In March the Nature Conservation Council won a case in the Land and Environment Court that declared the native vegetation clearing code that came into force in August 2017 was invalid. The grounds for the decision were based on a technicality that the primary industries minister failed to follow due process and obtain the concurrence of the environment minister before making the codes, as required by law. The government immediately reintroduced the same codes without any consideration of the objections for scientists.
Now the Nature Conservation Council has found better grounds to fight against the land clearing code and has launched another legal action through the Environment Defenders Office (EDO).
On the basis of the documents received under freedom of information laws, it appears that the minister for the environment failed to give proper, genuine and realistic consideration to the decision to grant concurrence for the making of the 2018 code and to the principles of ecologically sustainable development, as required by law. The documents indicate that the minister for the environment did not have sufficient time or material to enable to her to make the decision and that as a result, the 2018 code was made unlawfully.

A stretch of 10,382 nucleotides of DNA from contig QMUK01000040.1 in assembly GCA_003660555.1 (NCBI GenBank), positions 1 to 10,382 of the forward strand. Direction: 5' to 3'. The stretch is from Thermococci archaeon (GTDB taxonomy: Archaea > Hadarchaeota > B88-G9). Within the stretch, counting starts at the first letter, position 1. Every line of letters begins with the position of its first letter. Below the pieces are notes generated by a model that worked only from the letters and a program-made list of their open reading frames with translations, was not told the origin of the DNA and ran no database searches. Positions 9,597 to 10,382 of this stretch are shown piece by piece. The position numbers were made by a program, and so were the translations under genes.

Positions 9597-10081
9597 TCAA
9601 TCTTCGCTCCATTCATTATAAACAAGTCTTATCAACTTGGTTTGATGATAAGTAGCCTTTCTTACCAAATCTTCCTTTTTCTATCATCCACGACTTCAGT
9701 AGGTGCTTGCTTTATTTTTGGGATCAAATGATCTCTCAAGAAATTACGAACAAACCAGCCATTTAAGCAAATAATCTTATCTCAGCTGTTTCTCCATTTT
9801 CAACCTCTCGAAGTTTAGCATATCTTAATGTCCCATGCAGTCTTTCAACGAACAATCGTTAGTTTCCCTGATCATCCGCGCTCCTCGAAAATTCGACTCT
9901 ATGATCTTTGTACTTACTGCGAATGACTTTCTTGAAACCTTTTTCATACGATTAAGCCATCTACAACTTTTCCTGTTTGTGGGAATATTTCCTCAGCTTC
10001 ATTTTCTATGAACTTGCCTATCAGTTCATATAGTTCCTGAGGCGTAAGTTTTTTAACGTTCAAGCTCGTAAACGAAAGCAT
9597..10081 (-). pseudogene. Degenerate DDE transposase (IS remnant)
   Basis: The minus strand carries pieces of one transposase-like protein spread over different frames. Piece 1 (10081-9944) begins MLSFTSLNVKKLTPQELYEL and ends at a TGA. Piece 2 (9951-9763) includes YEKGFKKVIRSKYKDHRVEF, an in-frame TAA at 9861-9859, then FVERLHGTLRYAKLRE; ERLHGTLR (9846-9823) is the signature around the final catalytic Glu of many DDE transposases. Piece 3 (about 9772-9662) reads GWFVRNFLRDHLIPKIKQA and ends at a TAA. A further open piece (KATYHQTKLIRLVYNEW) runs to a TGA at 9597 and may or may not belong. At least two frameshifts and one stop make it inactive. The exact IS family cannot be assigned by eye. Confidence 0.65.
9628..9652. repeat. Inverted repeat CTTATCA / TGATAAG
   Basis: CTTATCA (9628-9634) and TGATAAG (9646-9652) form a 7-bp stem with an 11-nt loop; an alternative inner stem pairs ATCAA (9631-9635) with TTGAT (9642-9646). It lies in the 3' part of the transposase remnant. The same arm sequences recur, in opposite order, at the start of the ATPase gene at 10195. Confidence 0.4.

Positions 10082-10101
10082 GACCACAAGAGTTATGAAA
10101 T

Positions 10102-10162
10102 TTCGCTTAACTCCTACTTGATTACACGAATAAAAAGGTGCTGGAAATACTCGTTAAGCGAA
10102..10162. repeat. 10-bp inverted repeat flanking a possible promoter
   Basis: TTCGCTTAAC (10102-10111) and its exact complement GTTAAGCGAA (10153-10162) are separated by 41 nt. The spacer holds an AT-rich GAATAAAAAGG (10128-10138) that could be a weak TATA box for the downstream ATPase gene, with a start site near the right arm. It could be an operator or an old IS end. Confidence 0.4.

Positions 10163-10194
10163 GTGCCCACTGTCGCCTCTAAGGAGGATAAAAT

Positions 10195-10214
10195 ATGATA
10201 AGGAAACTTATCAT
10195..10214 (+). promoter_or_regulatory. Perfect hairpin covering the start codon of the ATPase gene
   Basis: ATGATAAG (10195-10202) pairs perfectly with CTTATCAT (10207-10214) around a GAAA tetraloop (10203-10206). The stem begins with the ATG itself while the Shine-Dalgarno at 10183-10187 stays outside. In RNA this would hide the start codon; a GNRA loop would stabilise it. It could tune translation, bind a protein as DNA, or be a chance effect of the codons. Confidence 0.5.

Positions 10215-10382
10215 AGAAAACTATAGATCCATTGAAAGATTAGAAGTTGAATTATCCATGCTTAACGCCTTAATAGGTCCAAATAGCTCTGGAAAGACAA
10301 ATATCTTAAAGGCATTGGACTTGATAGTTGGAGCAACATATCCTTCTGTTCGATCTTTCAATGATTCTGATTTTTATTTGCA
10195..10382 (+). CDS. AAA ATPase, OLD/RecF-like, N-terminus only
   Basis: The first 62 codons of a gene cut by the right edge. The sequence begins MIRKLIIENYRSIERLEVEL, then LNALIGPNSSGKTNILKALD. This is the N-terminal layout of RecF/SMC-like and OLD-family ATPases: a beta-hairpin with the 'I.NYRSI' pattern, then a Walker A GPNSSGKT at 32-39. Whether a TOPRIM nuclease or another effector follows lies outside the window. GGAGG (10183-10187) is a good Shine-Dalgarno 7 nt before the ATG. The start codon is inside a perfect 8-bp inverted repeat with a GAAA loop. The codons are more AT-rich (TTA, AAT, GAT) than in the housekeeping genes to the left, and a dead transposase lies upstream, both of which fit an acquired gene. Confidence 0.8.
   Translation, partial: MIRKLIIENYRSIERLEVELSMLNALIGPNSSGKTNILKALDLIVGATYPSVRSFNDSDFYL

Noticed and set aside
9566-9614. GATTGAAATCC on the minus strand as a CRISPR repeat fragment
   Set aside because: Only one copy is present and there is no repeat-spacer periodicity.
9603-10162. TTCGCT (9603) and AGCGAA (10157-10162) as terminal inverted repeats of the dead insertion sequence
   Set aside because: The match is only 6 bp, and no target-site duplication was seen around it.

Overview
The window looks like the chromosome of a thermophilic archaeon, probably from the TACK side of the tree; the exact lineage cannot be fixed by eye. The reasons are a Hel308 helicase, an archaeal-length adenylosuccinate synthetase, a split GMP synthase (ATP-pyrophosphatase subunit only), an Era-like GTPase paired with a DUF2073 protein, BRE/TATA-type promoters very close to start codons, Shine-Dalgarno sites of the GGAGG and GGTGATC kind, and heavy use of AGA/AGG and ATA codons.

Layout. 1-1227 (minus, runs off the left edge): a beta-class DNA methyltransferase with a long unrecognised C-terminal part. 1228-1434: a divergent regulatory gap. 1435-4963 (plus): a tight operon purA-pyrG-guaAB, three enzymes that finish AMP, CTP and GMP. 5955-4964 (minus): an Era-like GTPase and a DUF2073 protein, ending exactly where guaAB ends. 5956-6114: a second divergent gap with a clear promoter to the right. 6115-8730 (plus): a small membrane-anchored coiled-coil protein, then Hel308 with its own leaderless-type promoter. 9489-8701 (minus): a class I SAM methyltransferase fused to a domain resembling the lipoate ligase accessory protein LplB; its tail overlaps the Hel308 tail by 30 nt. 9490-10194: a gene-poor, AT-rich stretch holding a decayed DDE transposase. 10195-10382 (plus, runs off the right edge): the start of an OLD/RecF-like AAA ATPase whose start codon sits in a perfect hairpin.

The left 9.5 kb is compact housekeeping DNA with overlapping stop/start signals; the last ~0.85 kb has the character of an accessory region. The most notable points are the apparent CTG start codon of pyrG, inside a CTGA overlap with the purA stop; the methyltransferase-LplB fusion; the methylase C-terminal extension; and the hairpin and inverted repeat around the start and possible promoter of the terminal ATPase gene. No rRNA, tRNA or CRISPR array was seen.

The CEO of the EDO David Morris has stated:
This is a remarkable state of affairs. The legal regime makes it clear: the responsibility for ensuring that the code does not have an unacceptable impact on the environment lies with the Environment Minister. The code is predicted to have significant and far reaching impacts to biodiversity.
Further Details of the Code
The land clearing code allows landholders to carry out significant amounts of self-assessed clearing of native vegetation without further approval or environmental assessment, including in areas that might be home to threatened species and ecological communities. It doesn’t require any cumulative assessment of greenhouse gas emissions arising from clearing under the code. Under the Biodiversity Conservation Act 2016 both clearing and climate change are listed as key threatening processes to biodiversity. Climate change is the greatest long-term threat to biodiversity.
While the 2017 code was intended to be released with native vegetation regulatory maps to assist landholders to identify where clearing of native vegetation on rural can and cannot occur, those maps are yet to be released, which means landholders continue to be required to self-assess whether such land management clearing codes even apply to their land.
If this case is successful, it will mean that there has not been a valid code in force under the act since the new native vegetation laws came into force. Given the ongoing legal uncertainty around the code, any clearing done in reliance on the code is potentially unlawful.